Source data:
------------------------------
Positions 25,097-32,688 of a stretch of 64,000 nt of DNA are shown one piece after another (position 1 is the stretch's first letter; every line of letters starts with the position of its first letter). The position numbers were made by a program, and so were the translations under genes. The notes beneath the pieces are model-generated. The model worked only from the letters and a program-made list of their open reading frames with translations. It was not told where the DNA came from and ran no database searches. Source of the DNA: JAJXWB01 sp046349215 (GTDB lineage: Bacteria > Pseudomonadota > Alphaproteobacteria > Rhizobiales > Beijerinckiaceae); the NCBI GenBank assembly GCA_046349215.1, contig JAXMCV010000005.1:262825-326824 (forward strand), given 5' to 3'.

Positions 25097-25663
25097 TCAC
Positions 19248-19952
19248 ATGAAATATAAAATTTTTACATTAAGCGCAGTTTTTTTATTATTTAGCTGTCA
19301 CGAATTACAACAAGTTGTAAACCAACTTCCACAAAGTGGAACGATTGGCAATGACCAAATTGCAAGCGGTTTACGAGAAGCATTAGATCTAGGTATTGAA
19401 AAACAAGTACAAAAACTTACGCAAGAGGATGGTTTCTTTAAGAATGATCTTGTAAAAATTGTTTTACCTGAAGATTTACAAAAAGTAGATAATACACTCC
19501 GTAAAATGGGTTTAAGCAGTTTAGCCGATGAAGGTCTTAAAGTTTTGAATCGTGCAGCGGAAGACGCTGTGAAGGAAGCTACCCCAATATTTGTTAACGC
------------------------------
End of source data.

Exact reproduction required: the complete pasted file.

Positions 25,097-32,688 of a stretch of 64,000 nt of DNA are shown one piece after another (position 1 is the stretch's first letter; every line of letters starts with the position of its first letter). The position numbers were made by a program, and so were the translations under genes. The notes beneath the pieces are model-generated. The model worked only from the letters and a program-made list of their open reading frames with translations. It was not told where the DNA came from and ran no database searches. Source of the DNA: JAJXWB01 sp046349215 (GTDB lineage: Bacteria > Pseudomonadota > Alphaproteobacteria > Rhizobiales > Beijerinckiaceae); the NCBI GenBank assembly GCA_046349215.1, contig JAXMCV010000005.1:262825-326824 (forward strand), given 5' to 3'.

Positions 25097-25663
25097 TCAC
Positions 19248-19952
19248 ATGAAATATAAAATTTTTACATTAAGCGCAGTTTTTTTATTATTTAGCTGTCA
19301 CGAATTACAACAAGTTGTAAACCAACTTCCACAAAGTGGAACGATTGGCAATGACCAAATTGCAAGCGGTTTACGAGAAGCATTAGATCTAGGTATTGAA
19401 AAACAAGTACAAAAACTTACGCAAGAGGATGGTTTCTTTAAGAATGATCTTGTAAAAATTGTTTTACCTGAAGATTTACAAAAAGTAGATAATACACTCC
19501 GTAAAATGGGTTTAAGCAGTTTAGCCGATGAAGGTCTTAAAGTTTTGAATCGTGCAGCGGAAGACGCTGTGAAGGAAGCTACCCCAATATTTGTTAACGC